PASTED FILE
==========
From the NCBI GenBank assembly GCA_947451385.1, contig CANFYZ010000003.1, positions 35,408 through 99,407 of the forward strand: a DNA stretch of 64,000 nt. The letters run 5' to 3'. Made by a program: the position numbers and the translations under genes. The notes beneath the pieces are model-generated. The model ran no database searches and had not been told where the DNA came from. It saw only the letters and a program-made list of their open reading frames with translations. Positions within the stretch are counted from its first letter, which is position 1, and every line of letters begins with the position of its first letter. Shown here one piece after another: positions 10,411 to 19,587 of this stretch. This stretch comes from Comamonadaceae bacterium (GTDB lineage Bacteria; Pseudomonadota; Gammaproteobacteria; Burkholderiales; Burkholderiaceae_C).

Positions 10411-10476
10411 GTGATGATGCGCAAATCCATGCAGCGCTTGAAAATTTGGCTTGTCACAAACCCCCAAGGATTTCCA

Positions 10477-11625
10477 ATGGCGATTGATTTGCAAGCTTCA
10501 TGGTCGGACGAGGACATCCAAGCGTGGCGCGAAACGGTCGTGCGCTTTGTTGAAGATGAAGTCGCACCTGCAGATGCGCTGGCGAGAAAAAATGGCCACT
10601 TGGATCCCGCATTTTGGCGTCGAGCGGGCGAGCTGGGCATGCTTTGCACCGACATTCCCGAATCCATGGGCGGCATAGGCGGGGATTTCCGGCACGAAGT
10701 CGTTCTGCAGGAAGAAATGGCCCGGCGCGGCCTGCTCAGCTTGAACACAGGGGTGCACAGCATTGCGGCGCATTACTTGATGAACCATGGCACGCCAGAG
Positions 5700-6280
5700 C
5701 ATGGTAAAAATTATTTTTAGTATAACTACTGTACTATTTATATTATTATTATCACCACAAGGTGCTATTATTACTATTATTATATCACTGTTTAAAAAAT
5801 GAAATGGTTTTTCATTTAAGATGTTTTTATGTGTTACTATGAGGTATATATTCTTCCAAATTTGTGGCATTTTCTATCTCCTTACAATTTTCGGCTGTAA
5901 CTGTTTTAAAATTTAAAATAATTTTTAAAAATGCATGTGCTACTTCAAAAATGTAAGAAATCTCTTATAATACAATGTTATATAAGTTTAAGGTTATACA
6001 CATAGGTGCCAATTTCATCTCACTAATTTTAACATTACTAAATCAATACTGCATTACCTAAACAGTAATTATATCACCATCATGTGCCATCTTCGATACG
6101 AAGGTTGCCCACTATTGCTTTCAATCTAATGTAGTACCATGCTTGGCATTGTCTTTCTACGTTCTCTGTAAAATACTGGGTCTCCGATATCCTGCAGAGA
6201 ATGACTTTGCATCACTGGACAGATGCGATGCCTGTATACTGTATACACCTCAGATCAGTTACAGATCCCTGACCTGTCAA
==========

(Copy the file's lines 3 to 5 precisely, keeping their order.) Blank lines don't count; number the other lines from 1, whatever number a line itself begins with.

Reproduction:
10411 GTGATGATGCGCAAATCCATGCAGCGCTTGAAAATTTGGCTTGTCACAAACCCCCAAGGATTTCCA

Positions 10477-11625
10477 ATGGCGATTGATTTGCAAGCTTCA